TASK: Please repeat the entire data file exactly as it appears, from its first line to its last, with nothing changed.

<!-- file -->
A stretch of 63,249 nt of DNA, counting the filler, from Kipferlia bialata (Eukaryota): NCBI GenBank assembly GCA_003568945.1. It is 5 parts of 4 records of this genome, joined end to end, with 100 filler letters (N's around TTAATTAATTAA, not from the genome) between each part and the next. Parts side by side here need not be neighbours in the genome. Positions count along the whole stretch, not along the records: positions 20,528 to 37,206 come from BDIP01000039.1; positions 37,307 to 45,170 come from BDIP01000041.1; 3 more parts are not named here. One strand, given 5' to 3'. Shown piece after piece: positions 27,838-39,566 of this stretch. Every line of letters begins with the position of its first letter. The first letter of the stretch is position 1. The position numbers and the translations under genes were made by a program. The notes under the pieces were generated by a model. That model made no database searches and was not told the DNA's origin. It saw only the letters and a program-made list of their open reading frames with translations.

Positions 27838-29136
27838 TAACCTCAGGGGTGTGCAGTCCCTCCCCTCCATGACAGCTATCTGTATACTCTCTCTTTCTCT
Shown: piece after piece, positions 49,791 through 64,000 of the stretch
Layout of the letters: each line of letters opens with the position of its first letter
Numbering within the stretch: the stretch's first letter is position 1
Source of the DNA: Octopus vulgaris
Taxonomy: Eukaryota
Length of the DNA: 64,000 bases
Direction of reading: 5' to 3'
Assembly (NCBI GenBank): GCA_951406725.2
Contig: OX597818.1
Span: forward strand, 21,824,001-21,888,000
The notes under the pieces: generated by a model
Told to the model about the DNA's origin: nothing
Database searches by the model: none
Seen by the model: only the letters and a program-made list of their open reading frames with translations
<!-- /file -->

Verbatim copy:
A stretch of 63,249 nt of DNA, counting the filler, from Kipferlia bialata (Eukaryota): NCBI GenBank assembly GCA_003568945.1. It is 5 parts of 4 records of this genome, joined end to end, with 100 filler letters (N's around TTAATTAATTAA, not from the genome) between each part and the next. Parts side by side here need not be neighbours in the genome. Positions count along the whole stretch, not along the records: positions 20,528 to 37,206 come from BDIP01000039.1; positions 37,307 to 45,170 come from BDIP01000041.1; 3 more parts are not named here. One strand, given 5' to 3'. Shown piece after piece: positions 27,838-39,566 of this stretch. Every line of letters begins with the position of its first letter. The first letter of the stretch is position 1. The position numbers and the translations under genes were made by a program. The notes under the pieces were generated by a model. That model made no database searches and was not told the DNA's origin. It saw only the letters and a program-made list of their open reading frames with translations.

Positions 27838-29136
27838 TAACCTCAGGGGTGTGCAGTCCCTCCCCTCCATGACAGCTATCTGTATACTCTCTCTTTCTCT
Shown: piece after piece, positions 49,791 through 64,000 of the stretch
Layout of the letters: each line of letters opens with the position of its first letter
Numbering within the stretch: the stretch's first letter is position 1
Source of the DNA: Octopus vulgaris
Taxonomy: Eukaryota
Length of the DNA: 64,000 bases
Direction of reading: 5' to 3'
Assembly (NCBI GenBank): GCA_951406725.2
Contig: OX597818.1
Span: forward strand, 21,824,001-21,888,000
The notes under the pieces: generated by a model
Told to the model about the DNA's origin: nothing
Database searches by the model: none
Seen by the model: only the letters and a program-made list of their open reading frames with translations